The U.S. Department of Health and Human Services (HHS) is setting operating rules for sending messages about health insurance eligibility and health care claim status through electronic data interchange systems (EDI).
HHS is creating the operating rules in an effort to implement a provision of the Patient Protection and Affordable Care Act of 2010 (2010) that calls for the department to bring order to the use of EDI requirements that were included in the Health Insurance Portability and Accountability Act of 1996 (HIPAA).
The HIPAA EDI requirements have created a common format for exchanging health care and health insurance data, and the requirements are supposed to reduce use of paper forms and complicated strategies for coping with data format conflicts.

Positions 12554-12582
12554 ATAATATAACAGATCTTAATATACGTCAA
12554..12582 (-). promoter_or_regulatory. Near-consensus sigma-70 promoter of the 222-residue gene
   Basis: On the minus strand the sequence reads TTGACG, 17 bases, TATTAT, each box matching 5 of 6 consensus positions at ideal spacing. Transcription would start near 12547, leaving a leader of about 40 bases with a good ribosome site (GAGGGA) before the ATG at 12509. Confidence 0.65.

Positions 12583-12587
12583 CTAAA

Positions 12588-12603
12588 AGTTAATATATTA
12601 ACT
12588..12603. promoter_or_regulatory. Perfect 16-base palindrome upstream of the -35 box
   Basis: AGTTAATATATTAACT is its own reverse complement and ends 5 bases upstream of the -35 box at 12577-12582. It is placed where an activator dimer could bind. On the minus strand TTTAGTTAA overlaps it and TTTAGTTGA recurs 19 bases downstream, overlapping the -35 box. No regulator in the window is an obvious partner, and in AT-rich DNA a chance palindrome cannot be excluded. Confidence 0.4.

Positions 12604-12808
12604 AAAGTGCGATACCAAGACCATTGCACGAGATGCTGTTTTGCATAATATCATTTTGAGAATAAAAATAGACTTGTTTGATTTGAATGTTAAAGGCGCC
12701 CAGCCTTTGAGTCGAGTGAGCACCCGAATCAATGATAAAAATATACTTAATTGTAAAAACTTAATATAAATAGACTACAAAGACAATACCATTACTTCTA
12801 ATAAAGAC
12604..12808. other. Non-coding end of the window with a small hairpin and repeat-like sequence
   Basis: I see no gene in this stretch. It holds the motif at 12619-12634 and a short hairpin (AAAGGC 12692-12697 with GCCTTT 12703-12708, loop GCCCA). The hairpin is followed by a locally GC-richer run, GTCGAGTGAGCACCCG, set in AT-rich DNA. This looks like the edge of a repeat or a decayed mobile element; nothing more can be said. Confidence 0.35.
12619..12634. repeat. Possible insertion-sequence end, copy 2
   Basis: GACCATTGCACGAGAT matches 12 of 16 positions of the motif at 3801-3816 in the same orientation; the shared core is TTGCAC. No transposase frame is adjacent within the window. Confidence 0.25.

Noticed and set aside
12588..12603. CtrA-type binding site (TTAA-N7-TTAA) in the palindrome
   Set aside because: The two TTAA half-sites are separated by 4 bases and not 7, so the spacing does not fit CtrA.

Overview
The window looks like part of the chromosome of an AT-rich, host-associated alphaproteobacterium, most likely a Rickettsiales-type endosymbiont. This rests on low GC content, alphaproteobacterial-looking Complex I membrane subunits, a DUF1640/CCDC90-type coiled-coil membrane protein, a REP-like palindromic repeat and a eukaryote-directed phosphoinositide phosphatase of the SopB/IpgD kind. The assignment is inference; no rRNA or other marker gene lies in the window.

But “gaps created by the flexibility in the standards permit each health plan to use the transactions in very different ways,” officials say in the preamble to the interim final rule on HIPAA EDI operating rules.
There are gaps in areas such as security, user authentication and system availability, officials say.
Health plans have created more than 1,200 “companion guides” to explain how they are implementing the HIPAA requirements, according to the American Medical Association, Chicago.
The guides vary, and they are confusing doctors, hospitals and other other users.
PPACA requires HHS to try to adopt a single set of operating rules for each type of EDI transaction, to make implementation of the standards for each type of transaction as uniform as possible, officials say.
“Standards and operating rules overlap in their functions to increase uniformity, but differ in their purposes,” officials say.
Standards apply mainly to the content to be transmitted; operating rules explain how the information should be transmitted, and they also create strategies for reducing “situationality,” or the use of requirements that apply only in some situations, officials say.